Jane Clarke

Professor Jane Clarke’s laboratory was one of the first in the world to combine atomic force microscopy with protein engineering to ‘visualise’ the mechanical unfolding of a single protein at the molecular level.

Science is at its most exciting and fun when the unexpected happens– when you get odd answers that you hadn’t predicted."

Jane Clarke

‘Proteins are remarkable – although they start life as linear strings of amino acids, encoded by the information within our genes, they have an in-built ability to fold into a precise shape,’ explains Jane Clarke, who has just been elected the Department of Chemistry’s new Professor of Molecular Biophysics. ‘It’s this three-dimensional structure that gives proteins their biological function.’

Her work focuses on the fundamental forces of physics and chemistry that determine why a protein folds in a certain way, and how one region of a protein interacts with another. Having a better understanding of this behaviour is of biomedical importance for understanding not only how proteins work but also how they lose function in certain diseases.

‘One of the things I am most excited about is investigating what’s happening at the level of individual molecules,’ says Professor Clarke, whose research is funded by the Wellcome Trust. ‘With atomic force microscopy, we use a tiny cantilever to pick up a single molecule of protein and stretch it until it unfolds, one domain at a time. By combining experiments with simulations we can predict the unfolding pathway and even design proteins with new mechanical properties.’

One protein the Clarke lab has been investigating is spectrin, which maintains the elasticity of red blood cell membranes. Her team’s latest discovery shows how mutations that cause an hereditary anaemia destroy cooperativity between the individual subunits of the spectrin protein, providing molecular understanding of precisely how mutation results in disease.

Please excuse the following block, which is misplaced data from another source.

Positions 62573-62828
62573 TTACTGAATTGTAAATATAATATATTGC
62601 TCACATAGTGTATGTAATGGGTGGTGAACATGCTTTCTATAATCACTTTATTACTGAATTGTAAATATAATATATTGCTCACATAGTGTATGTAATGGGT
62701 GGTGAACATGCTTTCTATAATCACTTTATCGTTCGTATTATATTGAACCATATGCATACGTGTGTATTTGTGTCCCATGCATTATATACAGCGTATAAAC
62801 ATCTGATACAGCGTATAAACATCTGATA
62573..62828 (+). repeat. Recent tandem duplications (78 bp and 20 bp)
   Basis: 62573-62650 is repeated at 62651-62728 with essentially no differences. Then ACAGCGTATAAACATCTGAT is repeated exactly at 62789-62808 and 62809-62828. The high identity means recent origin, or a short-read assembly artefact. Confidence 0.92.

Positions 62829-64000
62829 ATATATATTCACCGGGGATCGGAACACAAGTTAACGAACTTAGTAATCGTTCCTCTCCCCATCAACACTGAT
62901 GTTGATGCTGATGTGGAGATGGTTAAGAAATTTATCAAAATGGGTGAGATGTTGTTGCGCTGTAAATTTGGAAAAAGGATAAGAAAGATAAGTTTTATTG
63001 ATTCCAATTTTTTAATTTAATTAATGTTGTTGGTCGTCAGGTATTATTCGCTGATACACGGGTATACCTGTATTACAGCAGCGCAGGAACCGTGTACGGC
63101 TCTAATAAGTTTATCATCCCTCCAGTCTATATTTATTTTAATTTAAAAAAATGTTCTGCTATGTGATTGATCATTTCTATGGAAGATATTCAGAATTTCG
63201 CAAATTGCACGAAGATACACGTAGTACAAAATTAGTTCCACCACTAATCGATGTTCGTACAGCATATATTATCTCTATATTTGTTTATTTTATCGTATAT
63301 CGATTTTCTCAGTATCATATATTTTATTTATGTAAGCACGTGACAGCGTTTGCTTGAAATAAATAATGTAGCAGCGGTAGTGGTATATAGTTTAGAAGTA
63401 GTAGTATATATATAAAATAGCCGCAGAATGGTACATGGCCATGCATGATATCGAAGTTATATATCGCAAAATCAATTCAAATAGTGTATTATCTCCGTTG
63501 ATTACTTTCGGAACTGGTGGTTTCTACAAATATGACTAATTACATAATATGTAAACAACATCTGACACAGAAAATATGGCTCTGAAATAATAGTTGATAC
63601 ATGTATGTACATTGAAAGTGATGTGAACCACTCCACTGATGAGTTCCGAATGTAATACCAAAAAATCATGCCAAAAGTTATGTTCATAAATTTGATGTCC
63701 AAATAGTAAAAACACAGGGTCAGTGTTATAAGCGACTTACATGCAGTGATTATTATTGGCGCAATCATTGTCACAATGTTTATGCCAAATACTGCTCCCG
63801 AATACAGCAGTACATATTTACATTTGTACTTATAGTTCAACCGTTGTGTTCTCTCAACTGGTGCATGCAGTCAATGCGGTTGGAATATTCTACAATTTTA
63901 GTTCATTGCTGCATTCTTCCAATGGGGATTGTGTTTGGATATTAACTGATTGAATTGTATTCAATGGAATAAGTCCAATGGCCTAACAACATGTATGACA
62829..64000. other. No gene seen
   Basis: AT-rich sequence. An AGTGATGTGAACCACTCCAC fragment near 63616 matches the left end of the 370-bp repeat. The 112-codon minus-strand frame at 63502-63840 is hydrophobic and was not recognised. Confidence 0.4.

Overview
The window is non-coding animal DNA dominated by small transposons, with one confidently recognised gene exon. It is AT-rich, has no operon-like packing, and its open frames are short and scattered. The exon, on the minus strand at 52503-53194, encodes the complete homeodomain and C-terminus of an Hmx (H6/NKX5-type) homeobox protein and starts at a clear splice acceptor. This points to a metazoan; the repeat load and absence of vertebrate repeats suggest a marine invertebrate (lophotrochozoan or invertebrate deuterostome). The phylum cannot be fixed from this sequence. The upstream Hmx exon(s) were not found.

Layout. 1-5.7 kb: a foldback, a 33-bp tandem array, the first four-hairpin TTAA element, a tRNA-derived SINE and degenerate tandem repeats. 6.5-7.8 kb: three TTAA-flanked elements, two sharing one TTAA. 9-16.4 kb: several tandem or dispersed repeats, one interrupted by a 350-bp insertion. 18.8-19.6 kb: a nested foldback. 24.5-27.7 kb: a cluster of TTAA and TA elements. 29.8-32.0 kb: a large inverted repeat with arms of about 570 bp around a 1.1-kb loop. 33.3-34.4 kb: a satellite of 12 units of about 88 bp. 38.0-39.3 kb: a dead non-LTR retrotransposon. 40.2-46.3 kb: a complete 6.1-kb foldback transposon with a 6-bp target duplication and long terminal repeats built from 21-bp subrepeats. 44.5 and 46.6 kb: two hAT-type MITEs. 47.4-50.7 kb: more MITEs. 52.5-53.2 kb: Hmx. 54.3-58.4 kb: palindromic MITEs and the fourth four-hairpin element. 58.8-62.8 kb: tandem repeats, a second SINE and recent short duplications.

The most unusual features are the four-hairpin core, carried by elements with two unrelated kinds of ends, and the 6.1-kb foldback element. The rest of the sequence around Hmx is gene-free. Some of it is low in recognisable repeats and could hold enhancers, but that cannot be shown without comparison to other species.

For her successes in this challenging area, she was awarded the 2010 U.S. Genomics Award for Outstanding Investigator in the Field of Single Molecule Biology.

What might others be surprised to learn about you?

I was a school teacher for almost 20 years before I even thought about doing a PhD. I liked teaching very much and was head of science in a big comprehensive school in Tottenham. My aim was to be a head teacher. The change of plan came when my husband went to work in America, where I was unqualified to teach, and I decided to go back to school and study for a Masters in Applied Biology at Georgia Institute of Technology.

Who or what inspires you?

An inspiring lecturer at Georgia Tech called Bud Suddath taught a course on protein structure – it was so fantastic that I realised this is what I wanted to work on. However, back in the UK, finding someone willing to take the chance on a 40-year-old mother-of-two wanting to do a PhD was far from easy. But Bud had given me a letter recommending me to Professor Alan Fersht here in Chemistry and Alan gave me the amazing opportunity to do a PhD in his group. As well as Bud, someone else who is a constant inspiration is my brand- new grandson – he’s both an absolute joy and a complete distraction!

Have you ever had a Eureka moment?

Science is at its most exciting and fun when the unexpected happens – when you get odd answers that you hadn’t predicted. I had a moment of inspiration when a student in my group, Sarah Batey, had some very clear results that we just couldn’t understand. We were completely stuck for nine months. One night I woke up and had the answer – I had to get up and write it down. In the morning, the mechanism still made sense, so I rushed in early and paced the lab waiting for Sarah to arrive. I still remember how excited I was! Luckily, it came at just the right minute – Sarah was able to finish her PhD and we

were able to publish.

What’s the best piece of advice you’ve ever been given?

The best advice was probably Bud’s encouragement to do a PhD. Too often the perception is that the conventional career path into research is the only one. Not only should people have the courage to try but they deserve the opportunity to succeed. Another piece of advice I’ve also always liked is Alan Fersht’s: ‘don’t waste clean thoughts on dirty data’. If the results aren’t good enough, stop wasting time trying to understand them and go and get better data!

What motivates you to go to work each day?

I love being able to work with fantastic young researchers who always bring you something new, something exciting. I have a small lab and I like it that way. It means that I can be intimately involved in the research as it’s happening. I no longer do any hands-on wet work – my group get rather distressed if I put a lab coat on – but we plan the experiments together and I see the data come out. Every day is completely different. You just don’t know what’s going to happen.

What is your favourite research tool?

My favourite research tool has to be my group – they are a wonderful mix of chemists, biochemists and physicists, all of whom bring and share their skills to tackle a challenging intellectual problem. That’s why I think research is such an inspiring career.

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